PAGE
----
OAN’s Brooke Mallory
12:00 PM – Monday, June 26, 2023
Tens of thousands of North Koreans marched in anti-U.S. demonstrations over the weekend, vowing “merciless” vengeance on “U.S. imperialists” as the nation observed the 73rd anniversary of the commencement of the Korean War, according to Korean state media.
North Korea’s official Korean Central News Agency reported that more than 120,000 people attended mass rallies in the country’s capital on Sunday.
Even though the 1950–1953 battle was precipitated by a surprise North Korean invasion, protestors in Pyongyang advocated their government’s version of events, accusing the U.S. of inciting the war and leaving Koreans with “wounds… that can never be healed.”
A North Korean defector-turned-activist in South Korea said he launched balloons containing 200,000 anti-Pyongyang propaganda leaflets and COVID-19 hospital supplies across the border on Sunday night, continuing his years-long campaigns that have frequently elicited violent responses from the North.
North Koreans also showed pride in Kim Jong Un’s advancing nuclear weapons and missile programs during the rallies, asserting that their nation now had the “strongest absolute weapon to punish the U.S. imperialists and the war deterrence for self-defense, which no enemy dare provoke.”
Images published by the North’s Rodong Sinmun newspaper showed a stadium filled with tens of thousands of people wearing COVID-19 face masks and brandishing banners that read, “Let’s eradicate U.S. imperialist invaders” and “The entire U.S. mainland is within our striking range.”
The boisterous rallies took place amid rising regional tensions, as the pace of North Korean weapons demonstrations and the United States’ joint military drills with South Korea have both increased in retaliation.
In their most recent phone conversation regarding North Korea, U.S. and South Korean nuclear envoys accused Pyongyang of falsifying history by repeating old claims that the U.S. sparked the Korean War, according to South Korea’s Foreign Ministry.
Kim Gunn, a South Korean official, and Sung Kim, President Joe Biden’s special representative for North Korea, noted how Pyongyang was accusing Washington and its allies of recent tensions caused by its increased weapons tests and verbal threats of nuclear war. They promised more diplomatic and security coordination between Washington, Seoul, and Tokyo to deal with the threats, according to the South Korean ministry.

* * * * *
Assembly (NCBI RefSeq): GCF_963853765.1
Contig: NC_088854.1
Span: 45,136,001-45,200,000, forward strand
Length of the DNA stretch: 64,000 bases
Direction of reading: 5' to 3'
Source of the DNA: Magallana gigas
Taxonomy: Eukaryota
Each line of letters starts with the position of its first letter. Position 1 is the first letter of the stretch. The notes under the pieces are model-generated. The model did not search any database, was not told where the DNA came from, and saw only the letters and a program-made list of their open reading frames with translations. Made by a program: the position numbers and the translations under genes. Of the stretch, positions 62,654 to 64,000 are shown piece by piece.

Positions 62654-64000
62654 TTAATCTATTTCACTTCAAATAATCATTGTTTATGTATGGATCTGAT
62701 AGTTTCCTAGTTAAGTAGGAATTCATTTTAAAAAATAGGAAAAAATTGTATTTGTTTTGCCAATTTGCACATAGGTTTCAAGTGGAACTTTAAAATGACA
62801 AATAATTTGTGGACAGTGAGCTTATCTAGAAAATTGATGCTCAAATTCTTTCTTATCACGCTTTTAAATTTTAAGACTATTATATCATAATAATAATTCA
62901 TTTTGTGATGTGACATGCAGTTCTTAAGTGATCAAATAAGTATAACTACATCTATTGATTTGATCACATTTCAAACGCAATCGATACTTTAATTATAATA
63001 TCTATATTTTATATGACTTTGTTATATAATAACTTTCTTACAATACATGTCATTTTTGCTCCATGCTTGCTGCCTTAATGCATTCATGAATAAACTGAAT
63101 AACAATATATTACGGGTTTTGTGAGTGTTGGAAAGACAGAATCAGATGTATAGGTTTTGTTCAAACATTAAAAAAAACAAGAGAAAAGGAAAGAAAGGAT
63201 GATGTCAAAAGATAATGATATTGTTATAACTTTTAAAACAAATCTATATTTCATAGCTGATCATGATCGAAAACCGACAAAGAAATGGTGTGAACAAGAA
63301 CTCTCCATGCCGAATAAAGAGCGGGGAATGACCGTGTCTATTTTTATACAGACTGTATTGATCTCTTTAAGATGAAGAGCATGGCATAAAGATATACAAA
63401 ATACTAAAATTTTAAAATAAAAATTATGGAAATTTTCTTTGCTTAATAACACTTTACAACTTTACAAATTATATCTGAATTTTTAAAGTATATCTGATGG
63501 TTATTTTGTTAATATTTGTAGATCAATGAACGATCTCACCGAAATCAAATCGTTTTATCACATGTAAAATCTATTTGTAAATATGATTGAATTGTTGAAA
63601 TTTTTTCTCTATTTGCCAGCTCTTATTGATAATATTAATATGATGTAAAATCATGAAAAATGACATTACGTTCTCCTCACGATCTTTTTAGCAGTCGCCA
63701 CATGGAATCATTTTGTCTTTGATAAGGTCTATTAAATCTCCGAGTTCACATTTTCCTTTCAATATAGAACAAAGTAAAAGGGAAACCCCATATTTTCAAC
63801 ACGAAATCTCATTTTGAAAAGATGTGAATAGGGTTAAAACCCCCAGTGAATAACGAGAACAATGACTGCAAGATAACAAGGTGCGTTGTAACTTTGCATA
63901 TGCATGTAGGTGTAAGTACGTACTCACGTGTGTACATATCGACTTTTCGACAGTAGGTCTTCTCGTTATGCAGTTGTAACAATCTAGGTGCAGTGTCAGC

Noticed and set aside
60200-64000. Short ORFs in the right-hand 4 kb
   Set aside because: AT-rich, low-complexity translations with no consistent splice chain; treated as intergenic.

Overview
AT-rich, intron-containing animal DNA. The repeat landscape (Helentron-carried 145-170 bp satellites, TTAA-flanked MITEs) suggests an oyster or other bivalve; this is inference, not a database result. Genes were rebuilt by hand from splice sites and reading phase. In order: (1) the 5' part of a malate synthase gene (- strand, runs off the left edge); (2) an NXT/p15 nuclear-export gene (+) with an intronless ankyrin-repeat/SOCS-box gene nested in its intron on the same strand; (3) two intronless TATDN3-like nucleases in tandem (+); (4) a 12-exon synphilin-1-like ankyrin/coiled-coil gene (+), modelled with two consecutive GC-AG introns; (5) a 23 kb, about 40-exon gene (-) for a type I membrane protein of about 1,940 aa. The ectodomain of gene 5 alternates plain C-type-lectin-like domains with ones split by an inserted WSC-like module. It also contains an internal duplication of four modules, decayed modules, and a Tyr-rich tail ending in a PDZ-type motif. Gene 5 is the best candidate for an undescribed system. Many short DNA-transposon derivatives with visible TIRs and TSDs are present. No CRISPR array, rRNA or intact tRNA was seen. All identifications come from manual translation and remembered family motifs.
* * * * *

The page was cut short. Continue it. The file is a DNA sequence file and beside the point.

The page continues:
North Korea has conducted about 100 missile tests of varying ranges since the beginning of 2022 as Kim strives to demonstrate a dual capability to deliver nuclear attacks on both the U.S. mainland and South Korea. Following a disastrous initial launch in May, the North is now reportedly stepping up attempts to send its first military spy satellite into space.
There are indications that North Korea is planning a massive military parade in Pyongyang to demonstrate its latest military assets.
Recent commercial satellite pictures reveal troop and vehicle movements as well as the construction of buildings suggestive of parade preparations, most likely for the July 27th anniversary of the Korean War armistice agreement.
During a briefing, Lee Sung Joon, a spokeswoman for South Korea’s Joint Chiefs of Staff, stated that the South’s military was closely examining the North’s suspected parade preparations but did not disclose specifics.
Kim and his daughter took center stage at a military parade in February, and his military unveiled what looked like a new solid-fuel intercontinental ballistic missile, which was likely the same weapon that the country flight-tested for the first time in April. If finalized, the weapon would provide Kim with a more mobile and difficult-to-detect weapon to target the continental U.S.
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